I Can’t (Won’t) Separate the Art from the Artist
Every time a celebrated artist is outed as an abuser, it seems we have to rehash this conversation: can we separate the art from the artist?
I can’t. Or maybe I won’t. Either way, the answer, for me, is no.
I know the reasoning behind this idea: that we shouldn’t abandon great works of art “just because the human who happened to create them” is depraved. But that work of art is tainted as a tool of an abuser. No work of art, no matter how “great,” is worth more to me than the lives destroyed by the abusive artist.
Artists do not separate themselves from their work. They don’t designate: these are the things I’m doing as a person and these are the things I’m doing as an author. They’re endlessly intertwined.
Every book, song, movie, TV show, painting, sculpture, or piece of art is a creation, unique to the person who made it. A different person would not have created the same art, even with the same concept and materials. We cannot separate the artist from their art in this way, so to request the same only when someone has harmed others seems disingenuous at best. Many of us often appreciate books even more when we find out the author is an awesome person—why are we not allowed to do the opposite?
Sometimes we’re asked to consider if one person’s bad behavior should damage the careers of those they work with. If a work of art was created before the person’s abusive behavior was exposed, that calls for a more nuanced conversation. But if a publisher or agent signs a contract with someone who is known—either publicly or through industry backchannels—to be abusive, then I don’t mind so much if they take a hit for it. The same goes if they choose to continue a preexisting professional relationship in spite of multiple accusations. They are complicit in the abuser’s actions. Putting an author on a bookshelf, nominating them for awards, sending them on book tours—these are all things that enable abusers and allow them to extend their circle of victims, as well as their ability to silence those victims.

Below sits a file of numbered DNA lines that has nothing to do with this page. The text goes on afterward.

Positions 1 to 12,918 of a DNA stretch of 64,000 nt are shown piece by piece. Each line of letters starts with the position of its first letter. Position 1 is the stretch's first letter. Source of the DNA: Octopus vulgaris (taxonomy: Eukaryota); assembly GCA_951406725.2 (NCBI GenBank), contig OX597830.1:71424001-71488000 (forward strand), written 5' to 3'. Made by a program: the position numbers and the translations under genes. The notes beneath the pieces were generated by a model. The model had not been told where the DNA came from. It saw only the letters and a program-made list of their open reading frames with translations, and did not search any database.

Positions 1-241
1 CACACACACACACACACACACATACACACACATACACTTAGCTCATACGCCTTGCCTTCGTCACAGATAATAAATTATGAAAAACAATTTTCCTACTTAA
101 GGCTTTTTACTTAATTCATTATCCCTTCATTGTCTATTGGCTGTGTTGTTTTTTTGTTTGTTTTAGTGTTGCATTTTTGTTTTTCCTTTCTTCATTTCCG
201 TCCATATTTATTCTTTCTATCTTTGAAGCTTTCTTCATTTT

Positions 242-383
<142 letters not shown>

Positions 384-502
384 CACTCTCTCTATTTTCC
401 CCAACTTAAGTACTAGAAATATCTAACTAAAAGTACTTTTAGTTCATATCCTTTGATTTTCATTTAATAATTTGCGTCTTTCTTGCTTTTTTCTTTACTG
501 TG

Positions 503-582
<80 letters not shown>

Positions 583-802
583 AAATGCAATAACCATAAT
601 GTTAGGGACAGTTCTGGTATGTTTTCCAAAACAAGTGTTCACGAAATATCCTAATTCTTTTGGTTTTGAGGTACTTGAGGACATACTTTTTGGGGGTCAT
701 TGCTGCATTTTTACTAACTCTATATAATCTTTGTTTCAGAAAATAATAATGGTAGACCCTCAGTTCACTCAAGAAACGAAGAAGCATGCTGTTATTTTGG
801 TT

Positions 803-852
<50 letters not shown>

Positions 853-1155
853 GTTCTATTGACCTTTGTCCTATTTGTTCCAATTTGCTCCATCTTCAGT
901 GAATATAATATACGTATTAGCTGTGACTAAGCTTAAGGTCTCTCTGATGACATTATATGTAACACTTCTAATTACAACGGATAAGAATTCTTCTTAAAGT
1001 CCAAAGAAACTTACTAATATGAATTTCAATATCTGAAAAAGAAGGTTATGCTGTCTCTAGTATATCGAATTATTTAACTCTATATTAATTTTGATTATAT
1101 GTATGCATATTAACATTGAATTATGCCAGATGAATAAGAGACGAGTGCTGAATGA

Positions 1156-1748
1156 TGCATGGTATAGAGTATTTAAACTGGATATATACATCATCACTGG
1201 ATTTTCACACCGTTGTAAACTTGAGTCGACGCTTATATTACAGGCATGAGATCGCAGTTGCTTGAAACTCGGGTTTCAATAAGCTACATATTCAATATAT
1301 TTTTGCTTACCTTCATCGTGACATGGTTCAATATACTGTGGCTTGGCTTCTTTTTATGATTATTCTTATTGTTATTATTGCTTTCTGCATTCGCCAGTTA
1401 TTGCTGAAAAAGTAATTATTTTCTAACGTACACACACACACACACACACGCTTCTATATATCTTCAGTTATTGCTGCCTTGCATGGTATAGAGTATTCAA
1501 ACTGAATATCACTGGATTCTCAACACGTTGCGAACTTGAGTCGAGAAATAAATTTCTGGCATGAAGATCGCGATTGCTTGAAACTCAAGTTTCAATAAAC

There are often desperate cries that some abusers’ work is just too great or important to dispose of, no matter how vile the actions of its creator. When this is brought up, all I can think about is this: what if the art that was never created by their victims (due to the abuse and intimidation they suffered) was meant to be even greater and more important? What if we are letting these abusers suppress the true greatest voices of our time?
This is not to say that victims with lesser talent are worth any less. Why are so many people willing to offer up these victims as sacrifices to “great artists?” Their safety, security, and mental health are worth more to me than any piece of art I’ve ever experienced.
We don’t consume art in a vacuum. As consumers, we have to acknowledge that our appreciation of artwork gives the artist more power, power which they can use to further abuse and coerce their victims. When we purchase or praise art by known abusers, we’re telling both the artist and the market that we’ll still support them, no matter what they do.
None of us—consumers or industry professionals—can ignore the power imbalances created and sustained by success in the book world. Abusers use their influence, wealth, and fame as weapons against their victims. Personally, I refuse to arm them further.